We measured slightly lower color gamut on the Thunderbolt Display than the original LED Cinema Display, however the result was much closer to the 2011 27-inch iMac. I couldn't visibly tell any differences and Apple indicates that color gamut shouldn't have changed, so it's quite possible that the differences here are due to our colorimeter and not the panel.

Color Uniformity

Now for color consistency, we take our best calibration profile from the very center at 200 nits and test color accuracy at 9 different places around the LCD display in an evenly distributed grid. We’ve shown before that calibration is localized across the display, partly due to the brightness not being uniform, partly due to the discrete nature of the display itself.

LCD Color Uniformity

The Thunderbolt Display was fairly uniform across its surface, something we noticed in reviewing the 27-inch LED Cinema Display last year. Uniformity is actually better on this panel than the one we reviewed last year, although in both cases I couldn't really tell any differences.

Peak brightness appears down slightly, but so are the black levels which result in a slightly better contrast ratio. Apple is also calibrating these things at the factory now so white points are now set at around 6300K vs. 7100K on the original 27-inch LED Cinema Display.

Thunderbolt Performance Display Testing - Brightness/Contrast & Uniformity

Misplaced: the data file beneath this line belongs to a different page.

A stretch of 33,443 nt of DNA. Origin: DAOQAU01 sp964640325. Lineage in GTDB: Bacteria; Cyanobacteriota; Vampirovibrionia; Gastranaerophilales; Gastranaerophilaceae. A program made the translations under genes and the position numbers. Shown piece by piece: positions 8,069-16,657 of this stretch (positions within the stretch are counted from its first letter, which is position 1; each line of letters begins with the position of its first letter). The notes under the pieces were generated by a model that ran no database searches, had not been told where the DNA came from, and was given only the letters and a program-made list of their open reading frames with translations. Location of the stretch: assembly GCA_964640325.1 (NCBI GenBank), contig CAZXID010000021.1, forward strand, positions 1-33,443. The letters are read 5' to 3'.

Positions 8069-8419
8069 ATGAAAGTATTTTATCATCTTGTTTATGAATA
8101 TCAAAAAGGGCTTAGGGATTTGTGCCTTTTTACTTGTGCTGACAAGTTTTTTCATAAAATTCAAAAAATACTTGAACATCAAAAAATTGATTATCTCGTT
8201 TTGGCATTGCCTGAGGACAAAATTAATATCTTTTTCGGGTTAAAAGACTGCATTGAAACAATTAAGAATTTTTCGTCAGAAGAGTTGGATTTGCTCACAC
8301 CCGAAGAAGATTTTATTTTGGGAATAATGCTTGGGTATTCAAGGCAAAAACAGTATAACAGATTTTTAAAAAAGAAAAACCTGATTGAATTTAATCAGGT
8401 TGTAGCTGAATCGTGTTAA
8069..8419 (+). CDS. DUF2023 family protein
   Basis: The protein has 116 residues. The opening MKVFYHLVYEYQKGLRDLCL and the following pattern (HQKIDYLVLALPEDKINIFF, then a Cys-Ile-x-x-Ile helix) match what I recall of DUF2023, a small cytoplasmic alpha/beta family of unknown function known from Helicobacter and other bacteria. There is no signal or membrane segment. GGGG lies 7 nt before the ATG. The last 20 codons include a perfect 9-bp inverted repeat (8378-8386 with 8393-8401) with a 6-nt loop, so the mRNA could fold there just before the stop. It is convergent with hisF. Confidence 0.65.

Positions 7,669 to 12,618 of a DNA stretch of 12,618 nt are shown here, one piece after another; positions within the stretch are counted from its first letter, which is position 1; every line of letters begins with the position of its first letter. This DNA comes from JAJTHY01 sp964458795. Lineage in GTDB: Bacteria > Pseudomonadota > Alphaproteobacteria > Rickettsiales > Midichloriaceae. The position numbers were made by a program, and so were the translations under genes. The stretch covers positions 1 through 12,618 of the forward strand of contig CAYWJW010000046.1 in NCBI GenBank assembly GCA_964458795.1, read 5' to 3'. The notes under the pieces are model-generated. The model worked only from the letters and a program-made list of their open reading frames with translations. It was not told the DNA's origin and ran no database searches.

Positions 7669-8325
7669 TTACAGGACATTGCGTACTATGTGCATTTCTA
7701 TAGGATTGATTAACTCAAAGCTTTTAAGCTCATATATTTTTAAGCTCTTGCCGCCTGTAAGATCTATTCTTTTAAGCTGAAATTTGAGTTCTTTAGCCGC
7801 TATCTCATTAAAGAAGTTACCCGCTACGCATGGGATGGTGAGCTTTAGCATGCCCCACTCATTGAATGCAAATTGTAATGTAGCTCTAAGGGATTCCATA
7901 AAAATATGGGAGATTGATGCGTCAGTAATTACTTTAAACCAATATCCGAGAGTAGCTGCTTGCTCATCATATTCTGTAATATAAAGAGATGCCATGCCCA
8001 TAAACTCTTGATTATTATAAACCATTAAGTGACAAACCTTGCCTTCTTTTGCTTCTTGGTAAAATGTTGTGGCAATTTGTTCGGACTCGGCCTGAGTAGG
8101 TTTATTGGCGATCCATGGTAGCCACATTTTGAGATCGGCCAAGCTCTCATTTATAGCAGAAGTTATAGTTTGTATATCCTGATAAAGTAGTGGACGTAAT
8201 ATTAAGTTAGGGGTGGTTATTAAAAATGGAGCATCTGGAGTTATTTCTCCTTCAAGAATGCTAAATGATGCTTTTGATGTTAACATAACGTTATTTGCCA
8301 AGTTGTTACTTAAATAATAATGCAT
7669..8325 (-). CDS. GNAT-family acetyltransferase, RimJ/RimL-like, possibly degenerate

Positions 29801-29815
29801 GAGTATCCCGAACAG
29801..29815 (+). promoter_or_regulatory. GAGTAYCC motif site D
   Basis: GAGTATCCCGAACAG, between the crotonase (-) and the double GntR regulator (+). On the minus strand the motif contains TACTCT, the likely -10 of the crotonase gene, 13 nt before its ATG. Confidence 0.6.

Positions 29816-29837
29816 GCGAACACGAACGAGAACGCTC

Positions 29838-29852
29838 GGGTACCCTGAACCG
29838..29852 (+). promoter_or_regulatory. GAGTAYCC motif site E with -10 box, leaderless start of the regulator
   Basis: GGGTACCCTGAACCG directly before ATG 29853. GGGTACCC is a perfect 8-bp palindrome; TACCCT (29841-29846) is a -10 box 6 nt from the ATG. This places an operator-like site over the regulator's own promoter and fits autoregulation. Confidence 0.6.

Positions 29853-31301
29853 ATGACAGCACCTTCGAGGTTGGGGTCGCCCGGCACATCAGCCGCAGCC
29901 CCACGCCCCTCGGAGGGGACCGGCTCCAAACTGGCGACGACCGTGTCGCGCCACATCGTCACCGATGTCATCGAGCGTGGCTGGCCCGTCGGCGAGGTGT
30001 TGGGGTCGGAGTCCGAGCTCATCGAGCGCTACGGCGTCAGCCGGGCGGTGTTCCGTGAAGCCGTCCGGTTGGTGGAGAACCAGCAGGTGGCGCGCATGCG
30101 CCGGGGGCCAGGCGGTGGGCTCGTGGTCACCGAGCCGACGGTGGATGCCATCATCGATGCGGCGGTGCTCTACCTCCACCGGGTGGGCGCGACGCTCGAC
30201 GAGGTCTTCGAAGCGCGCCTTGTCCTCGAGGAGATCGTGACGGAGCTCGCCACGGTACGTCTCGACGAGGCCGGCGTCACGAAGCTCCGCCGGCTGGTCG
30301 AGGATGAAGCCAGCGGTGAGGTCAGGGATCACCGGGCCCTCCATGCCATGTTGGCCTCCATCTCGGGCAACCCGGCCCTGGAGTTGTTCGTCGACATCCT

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  • Ryan Smith - Friday, September 23, 2011 - link

    We replaced the video a couple of hours ago with one that has better audio. You shouldn't be seeing any links to the old one (and if you are, please say where). Reply
  • KPOM - Friday, September 23, 2011 - link

    Are there any technical reasons for using Eagle Ridge in the Thunderbolt Display instead of Light Ridge, or is it just Apple being Apple? Had they used the latter, it would have been possible to daisy chain a Cinema Display directly to the Thunderbolt Display, right?

    Also, on page 8, there is a slight error. You say "The MacBook Air is a different story. Not only does it only support two displays, but the Light Ridge controller only has a single DisplayPort input so you're not driving more than one external display via a MBA no matter what you do."

    I think you meant to say "Eagle Ridge" controller.
    Reply
  • -=Hulk=- - Friday, September 23, 2011 - link

    Why does Intel doesn't use the daisy chaining feature of DisplayPort 1.2 instead of encapsulating individual DP v1.1 streams??? Reply
  • Ryan Smith - Friday, September 23, 2011 - link

    If I had to go out on a limb, a single TB channel doesn't have enough bandwidth for DP 1.2. Reply
  • Trefugl - Friday, September 23, 2011 - link